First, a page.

Vidant Health continues with plans

Published 5:17 pm Saturday, January 11, 2014

Despite a Title VI complaint, Vidant Health is proceeding with its plans to close Vidant Pungo Hospital in Belhaven and replace it with a multispecialty around-the-clock clinic, according to a top Vidant Health official.

“We haven’t seen the complaint. So, it’s sort of difficult for me to address it,” Roger Robertson, president of Vidant Community Hospitals, said Thursday. We’ve requested it ourselves but have not received a copy yet.”

Vidant Community Hospital oversees Vidant Pungo Hospital, Vidant Beaufort Hospital and other hospitals under its umbrella.

“We look forward to seeing what’s in the complaint. At this point, it’s really up to the Office of Civil Rights, who it’s filed with. So, we’ll respond appropriately. We have no concerns about anything we’ve done. We’re comfortable with all the actions we’ve taken,” Robertson said.

Vidant Health has not closed the door on discussions with Belhaven-area officials and residents concerning the matter, he noted.

“We’re moving ahead with our plans as we’ve outline several times, and we’ve been very clear about what services we’re providing. If the town has other alternative, we’re more than willing to continue discussions and look at what they might have to bring forward,” Robertson said.

Robertson said the decision to close the Belhaven hospital was carefully made.

“It was a very difficult decision. Anytime that it appears we’re taking away what a community has had, it’s a difficult decision. It wasn’t made rapidly. It wasn’t made without a lot of analysis, serious thought to where you determine what the best model is. We looked at multiple models in terms of financial performance as well as the services to the community,” Robertson said. “What we finally arrived is not the least-expensive of the less loss model that would could potentially do, but we felt it was the model that we felt was most appropriate for the community to sustain health care in that environment.”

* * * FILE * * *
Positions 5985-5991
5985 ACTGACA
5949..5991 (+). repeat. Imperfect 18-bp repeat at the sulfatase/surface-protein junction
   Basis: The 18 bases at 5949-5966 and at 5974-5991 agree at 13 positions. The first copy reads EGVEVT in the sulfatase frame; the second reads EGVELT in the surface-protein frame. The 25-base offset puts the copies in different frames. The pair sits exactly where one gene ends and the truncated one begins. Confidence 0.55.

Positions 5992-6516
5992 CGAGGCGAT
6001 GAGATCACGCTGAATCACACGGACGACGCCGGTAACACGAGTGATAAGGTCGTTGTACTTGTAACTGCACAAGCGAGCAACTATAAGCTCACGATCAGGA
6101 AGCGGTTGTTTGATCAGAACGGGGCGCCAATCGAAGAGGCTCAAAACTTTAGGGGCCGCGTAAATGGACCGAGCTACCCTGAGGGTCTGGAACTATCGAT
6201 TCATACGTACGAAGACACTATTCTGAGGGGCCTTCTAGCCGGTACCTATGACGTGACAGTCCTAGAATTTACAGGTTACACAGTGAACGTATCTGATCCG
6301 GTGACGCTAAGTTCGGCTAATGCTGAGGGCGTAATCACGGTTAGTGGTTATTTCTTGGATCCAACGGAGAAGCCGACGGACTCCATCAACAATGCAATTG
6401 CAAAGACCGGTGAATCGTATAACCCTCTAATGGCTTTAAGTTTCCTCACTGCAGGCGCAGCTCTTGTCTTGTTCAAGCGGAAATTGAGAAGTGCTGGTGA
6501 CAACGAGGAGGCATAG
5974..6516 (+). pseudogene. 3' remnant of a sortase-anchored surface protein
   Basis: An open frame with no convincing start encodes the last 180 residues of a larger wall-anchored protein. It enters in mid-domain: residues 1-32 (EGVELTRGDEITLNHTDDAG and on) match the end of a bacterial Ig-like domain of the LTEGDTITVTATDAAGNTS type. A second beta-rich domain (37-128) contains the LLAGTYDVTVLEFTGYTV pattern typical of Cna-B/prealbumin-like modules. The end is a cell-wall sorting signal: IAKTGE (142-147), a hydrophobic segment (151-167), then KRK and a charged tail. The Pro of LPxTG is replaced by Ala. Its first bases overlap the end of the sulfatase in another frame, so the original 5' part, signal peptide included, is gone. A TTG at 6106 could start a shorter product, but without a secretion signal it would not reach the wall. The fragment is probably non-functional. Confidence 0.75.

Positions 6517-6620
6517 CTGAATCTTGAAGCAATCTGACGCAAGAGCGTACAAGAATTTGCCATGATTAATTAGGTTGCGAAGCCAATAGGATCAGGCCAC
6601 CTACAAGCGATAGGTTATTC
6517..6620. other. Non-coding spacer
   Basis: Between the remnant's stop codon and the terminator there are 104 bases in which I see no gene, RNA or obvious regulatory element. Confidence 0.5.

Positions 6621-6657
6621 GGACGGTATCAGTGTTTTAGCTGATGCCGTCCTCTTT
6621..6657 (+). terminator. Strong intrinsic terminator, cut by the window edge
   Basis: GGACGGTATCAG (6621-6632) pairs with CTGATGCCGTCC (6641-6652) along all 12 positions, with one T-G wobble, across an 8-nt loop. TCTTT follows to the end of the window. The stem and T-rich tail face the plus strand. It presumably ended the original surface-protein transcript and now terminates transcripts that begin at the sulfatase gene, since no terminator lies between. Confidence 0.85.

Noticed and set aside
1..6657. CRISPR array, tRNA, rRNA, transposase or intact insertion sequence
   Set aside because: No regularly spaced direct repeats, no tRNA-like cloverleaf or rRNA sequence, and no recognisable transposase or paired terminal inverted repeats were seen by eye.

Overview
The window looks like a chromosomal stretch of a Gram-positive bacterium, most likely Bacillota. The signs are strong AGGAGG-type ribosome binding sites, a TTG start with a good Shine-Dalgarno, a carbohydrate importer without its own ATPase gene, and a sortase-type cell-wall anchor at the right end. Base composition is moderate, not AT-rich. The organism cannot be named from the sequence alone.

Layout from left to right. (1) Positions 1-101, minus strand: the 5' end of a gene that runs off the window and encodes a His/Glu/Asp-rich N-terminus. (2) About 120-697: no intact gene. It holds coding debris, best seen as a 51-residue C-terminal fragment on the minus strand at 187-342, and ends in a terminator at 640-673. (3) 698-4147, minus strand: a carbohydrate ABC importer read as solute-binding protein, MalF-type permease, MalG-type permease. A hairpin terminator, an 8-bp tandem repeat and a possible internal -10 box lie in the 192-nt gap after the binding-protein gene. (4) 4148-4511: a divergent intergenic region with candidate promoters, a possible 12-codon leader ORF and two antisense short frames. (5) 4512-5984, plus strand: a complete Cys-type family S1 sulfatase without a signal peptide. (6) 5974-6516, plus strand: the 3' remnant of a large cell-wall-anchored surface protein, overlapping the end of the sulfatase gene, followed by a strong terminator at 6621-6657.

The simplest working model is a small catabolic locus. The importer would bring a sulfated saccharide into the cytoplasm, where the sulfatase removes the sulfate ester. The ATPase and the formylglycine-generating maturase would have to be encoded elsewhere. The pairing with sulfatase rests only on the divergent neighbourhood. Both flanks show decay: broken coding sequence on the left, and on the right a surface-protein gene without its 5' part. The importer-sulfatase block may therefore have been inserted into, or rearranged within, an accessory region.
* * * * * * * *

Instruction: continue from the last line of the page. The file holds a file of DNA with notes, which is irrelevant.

Robertson said Vidant Health believes the Belhaven area is part of its service area in eastern North Carolina.

“We’d like to continue to be there. We believe we’re moving forward with a model of health care that is sustainable for that community. We really think one of the biggest issues, of course, is around the emergency department. Not having that, we think that having a paramedic-level service … would be much more effective than continuing to have the hospital in that community. We hope that the county is willing to step up and develop those services,” he said.

On Tuesday, several state and area NAACP officials filed a Title VI complaint against Vidant Health, parent company of the hospital, with the federal government. The complaint alleges discrimination on the part of Vidant Health in its decision to close the Belhaven hospital.